(4/2955) Craniofacial modifications in children with habitual snoring and obstructive sleep apnoea: a case-control study.

Habitual snoring and obstructive sleep apnoea in children, which are frequently associated with adenotonsillar hypertrophy, may begin early in life and in relation with orocraniofacial features. The aim of this study was to detect the presence of early bone craniofacial modifications in young children with a long history of habitual snoring. Twenty-six habitually snoring children (mean age 4.6 yrs) were studied by nocturnal portable recording or diurnal polysomnography, cephalometry and orthodontic evaluation. A comparison of cephalometric findings was made between the studied group and 26 age-matched children (mean age 5.1 yrs) with no history of snoring or respiratory problems during sleep. The cephalometric analyses showed a significant increase in craniomandibular intermaxillar, lower and upper goniac angles with a retroposition and posterior rotation of the mandible (high angle face) and a reduction in the rhinopharynx space caused by higher thickness of adenoids in habitually snoring children compared with controls. Cross-bites and labial incompetence as well as daytime symptoms and familiarity for habitual snoring were found in most of the studied group of snorers compared with controls. The results indicate that upper airway obstruction during sleep is associated with mild but significant cephalometric and craniofacial modifications in children complaining of habitual snoring. Whether this skeletal conformation is genetically determined or influenced by the early onset of habitual snoring remains to be assessed.  (+info)

(5/2955) The association between sleep apnea and the risk of traffic accidents. Cooperative Group Burgos-Santander.

BACKGROUND AND METHODS: Drowsiness and lack of concentration may contribute to traffic accidents. We conducted a case-control study of the relation between sleep apnea and the risk of traffic accidents. The case patients were 102 drivers who received emergency treatment at hospitals in Burgos or Santander, Spain, after highway traffic accidents between April and December 1995. The controls were 152 patients randomly selected from primary care centers in the same cities and matched with the case patients for age and sex. Respiratory polygraphy was used to screen the patients for sleep apnea at home, and conventional polysomnography was used to confirm the diagnosis. The apnea-hypopnea index (the total number of episodes of apnea and hypopnea divided by the number of hours of sleep) was calculated for each participant. RESULTS: The mean age of the participants was 44 years; 77 percent were men. As compared with those without sleep apnea, patients with an apnea-hypopnea index of 10 or higher had an odds ratio of 6.3 (95 percent confidence interval, 2.4 to 16.2) for having a traffic accident. This relation remained significant after adjustment for potential confounders, such as alcohol consumption, visual-refraction disorders, body-mass index, years of driving, age, history with respect to traffic accidents, use of medications causing drowsiness, and sleep schedule. Among subjects with an apnea-hypopnea index of 10 or more, the risk of an accident was higher among those who had consumed alcohol on the day of the accident than among those who had not. CONCLUSIONS: There is a strong association between sleep apnea, as measured by the apnea-hypopnea index, and the risk of traffic accidents.  (+info)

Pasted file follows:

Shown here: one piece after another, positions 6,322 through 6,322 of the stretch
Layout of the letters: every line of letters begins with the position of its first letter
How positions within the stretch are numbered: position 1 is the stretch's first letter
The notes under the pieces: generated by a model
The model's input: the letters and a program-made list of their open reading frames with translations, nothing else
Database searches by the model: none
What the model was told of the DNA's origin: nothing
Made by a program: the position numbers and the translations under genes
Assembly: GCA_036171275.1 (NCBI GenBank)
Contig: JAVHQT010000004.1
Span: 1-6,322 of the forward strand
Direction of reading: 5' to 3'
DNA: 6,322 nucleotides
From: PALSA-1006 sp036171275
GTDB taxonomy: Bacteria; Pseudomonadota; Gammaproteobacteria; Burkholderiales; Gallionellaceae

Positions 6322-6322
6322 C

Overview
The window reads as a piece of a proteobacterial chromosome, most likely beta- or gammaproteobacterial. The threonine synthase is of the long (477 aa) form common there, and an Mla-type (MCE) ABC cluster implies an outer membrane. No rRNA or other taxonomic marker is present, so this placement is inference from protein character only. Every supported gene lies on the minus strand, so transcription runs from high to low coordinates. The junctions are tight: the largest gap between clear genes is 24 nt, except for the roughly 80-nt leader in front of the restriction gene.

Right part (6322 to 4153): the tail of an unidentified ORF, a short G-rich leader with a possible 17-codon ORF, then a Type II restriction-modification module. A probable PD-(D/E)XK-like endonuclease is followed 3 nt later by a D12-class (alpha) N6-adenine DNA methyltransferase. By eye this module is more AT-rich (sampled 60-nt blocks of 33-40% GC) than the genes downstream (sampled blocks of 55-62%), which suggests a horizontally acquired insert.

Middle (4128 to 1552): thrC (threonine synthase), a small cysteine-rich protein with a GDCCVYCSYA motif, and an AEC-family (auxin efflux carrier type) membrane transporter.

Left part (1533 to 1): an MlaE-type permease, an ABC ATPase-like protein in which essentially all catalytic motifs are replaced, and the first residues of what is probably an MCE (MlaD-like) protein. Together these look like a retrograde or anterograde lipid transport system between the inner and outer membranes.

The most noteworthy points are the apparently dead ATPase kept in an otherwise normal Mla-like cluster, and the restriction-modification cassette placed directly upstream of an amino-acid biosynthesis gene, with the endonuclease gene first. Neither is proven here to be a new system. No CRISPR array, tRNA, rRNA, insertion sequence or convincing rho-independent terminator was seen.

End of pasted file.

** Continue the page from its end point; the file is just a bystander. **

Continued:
(6/2955) Time course of sleep inertia dissipation in human performance and alertness.

Alertness and performance on a wide variety of tasks are impaired immediately upon waking from sleep due to sleep inertia, which has been found to dissipate in an asymptotic manner following waketime. It has been suggested that behavioural or environmental factors, as well as sleep stage at awakening, may affect the severity of sleep inertia. In order to determine the time course of sleep inertia dissipation under normal entrained conditions, subjective alertness and cognitive throughput were measured during the first 4 h after habitual waketime from a full 8-h sleep episode on 3 consecutive days. We investigated whether this time course was affected by either sleep stage at awakening or behavioural/environmental factors. Sleep inertia dissipated in an asymptotic manner and took 2-4 h to near the asymptote. Saturating exponential functions fitted the sleep inertia data well, with time constants of 0.67 h for subjective alertness and 1.17 h for cognitive performance. Most awakenings occurred out of stage rapid eye movement (REM), 2 or 1 sleep, and no effect of sleep stage at awakening on either the severity of sleep inertia or the time course of its dissipation could be detected. Subjective alertness and cognitive throughput were significantly impaired upon awakening regardless of whether subjects got out of bed, ate breakfast, showered and were exposed to ordinary indoor room light (approximately 150 lux) or whether subjects participated in a constant routine (CR) protocol in which they remained in bed, ate small hourly snacks and were exposed to very dim light (10-15 lux). These findings allow for the refinement of models of alertness and performance, and have important implications for the scheduling of work immediately upon awakening in many occupational settings.  (+info)